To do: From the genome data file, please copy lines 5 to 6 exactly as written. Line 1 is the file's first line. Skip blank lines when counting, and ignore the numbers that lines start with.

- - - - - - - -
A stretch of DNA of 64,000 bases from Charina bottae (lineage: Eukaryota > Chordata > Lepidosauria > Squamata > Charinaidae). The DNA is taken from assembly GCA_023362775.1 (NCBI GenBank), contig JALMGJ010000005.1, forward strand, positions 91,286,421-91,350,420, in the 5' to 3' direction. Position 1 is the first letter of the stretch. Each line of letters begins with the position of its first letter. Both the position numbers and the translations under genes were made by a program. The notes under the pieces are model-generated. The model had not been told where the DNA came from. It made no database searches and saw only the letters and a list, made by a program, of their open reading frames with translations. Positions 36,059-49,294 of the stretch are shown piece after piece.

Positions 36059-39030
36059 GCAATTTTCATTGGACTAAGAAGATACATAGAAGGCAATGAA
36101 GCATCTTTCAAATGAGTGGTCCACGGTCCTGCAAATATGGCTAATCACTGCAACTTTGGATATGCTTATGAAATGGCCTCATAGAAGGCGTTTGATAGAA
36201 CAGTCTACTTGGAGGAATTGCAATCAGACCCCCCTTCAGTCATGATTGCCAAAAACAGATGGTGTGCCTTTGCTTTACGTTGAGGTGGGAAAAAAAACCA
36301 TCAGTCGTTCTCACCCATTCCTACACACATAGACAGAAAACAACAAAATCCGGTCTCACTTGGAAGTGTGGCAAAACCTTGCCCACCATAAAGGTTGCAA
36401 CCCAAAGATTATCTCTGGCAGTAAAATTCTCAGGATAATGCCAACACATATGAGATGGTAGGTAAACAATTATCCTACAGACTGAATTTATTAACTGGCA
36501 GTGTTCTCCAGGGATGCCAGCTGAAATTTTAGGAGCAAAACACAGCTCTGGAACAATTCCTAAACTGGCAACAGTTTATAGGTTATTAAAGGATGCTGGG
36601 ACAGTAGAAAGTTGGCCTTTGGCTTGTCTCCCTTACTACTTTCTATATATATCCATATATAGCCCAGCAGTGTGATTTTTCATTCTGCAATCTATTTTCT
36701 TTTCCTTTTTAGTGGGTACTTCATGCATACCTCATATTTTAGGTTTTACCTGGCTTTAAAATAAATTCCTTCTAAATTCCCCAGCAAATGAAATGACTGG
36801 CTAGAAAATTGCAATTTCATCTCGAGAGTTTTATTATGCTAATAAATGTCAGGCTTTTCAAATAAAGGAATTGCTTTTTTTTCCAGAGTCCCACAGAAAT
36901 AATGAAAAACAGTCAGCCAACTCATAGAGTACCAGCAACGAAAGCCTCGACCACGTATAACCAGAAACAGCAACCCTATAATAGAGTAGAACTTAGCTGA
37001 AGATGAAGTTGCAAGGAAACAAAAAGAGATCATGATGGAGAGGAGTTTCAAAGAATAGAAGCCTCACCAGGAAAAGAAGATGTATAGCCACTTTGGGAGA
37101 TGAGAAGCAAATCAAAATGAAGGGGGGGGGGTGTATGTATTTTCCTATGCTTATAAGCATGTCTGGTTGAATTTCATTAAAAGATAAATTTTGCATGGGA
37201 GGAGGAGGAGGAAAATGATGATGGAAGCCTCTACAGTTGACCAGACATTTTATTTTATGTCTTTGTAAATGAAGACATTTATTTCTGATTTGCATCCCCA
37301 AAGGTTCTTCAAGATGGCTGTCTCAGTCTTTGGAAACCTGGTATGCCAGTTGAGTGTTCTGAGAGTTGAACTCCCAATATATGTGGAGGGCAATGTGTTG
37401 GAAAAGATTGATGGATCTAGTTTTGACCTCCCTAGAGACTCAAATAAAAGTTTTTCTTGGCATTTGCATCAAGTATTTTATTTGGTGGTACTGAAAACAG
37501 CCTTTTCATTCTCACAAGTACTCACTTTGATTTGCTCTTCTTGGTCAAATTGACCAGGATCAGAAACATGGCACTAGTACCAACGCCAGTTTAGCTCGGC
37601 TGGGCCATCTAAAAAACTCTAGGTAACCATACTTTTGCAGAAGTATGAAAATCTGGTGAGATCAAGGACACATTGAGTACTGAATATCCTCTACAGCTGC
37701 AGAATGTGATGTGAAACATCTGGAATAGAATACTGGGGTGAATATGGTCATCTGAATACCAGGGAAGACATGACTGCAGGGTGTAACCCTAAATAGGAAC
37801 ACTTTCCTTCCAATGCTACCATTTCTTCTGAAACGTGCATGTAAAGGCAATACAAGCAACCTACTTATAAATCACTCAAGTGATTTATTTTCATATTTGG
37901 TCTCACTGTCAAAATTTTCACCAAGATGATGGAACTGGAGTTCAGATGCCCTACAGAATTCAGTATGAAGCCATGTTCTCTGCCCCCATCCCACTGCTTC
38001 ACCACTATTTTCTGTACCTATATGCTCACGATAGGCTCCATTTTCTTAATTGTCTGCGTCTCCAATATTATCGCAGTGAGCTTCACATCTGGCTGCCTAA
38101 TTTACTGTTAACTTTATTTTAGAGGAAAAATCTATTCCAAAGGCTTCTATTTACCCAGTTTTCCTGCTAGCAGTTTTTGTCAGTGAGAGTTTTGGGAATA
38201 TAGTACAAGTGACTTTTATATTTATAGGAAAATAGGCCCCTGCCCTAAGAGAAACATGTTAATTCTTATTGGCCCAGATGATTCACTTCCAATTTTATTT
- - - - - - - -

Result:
36201 CAGTCTACTTGGAGGAATTGCAATCAGACCCCCCTTCAGTCATGATTGCCAAAAACAGATGGTGTGCCTTTGCTTTACGTTGAGGTGGGAAAAAAAACCA
36301 TCAGTCGTTCTCACCCATTCCTACACACATAGACAGAAAACAACAAAATCCGGTCTCACTTGGAAGTGTGGCAAAACCTTGCCCACCATAAAGGTTGCAA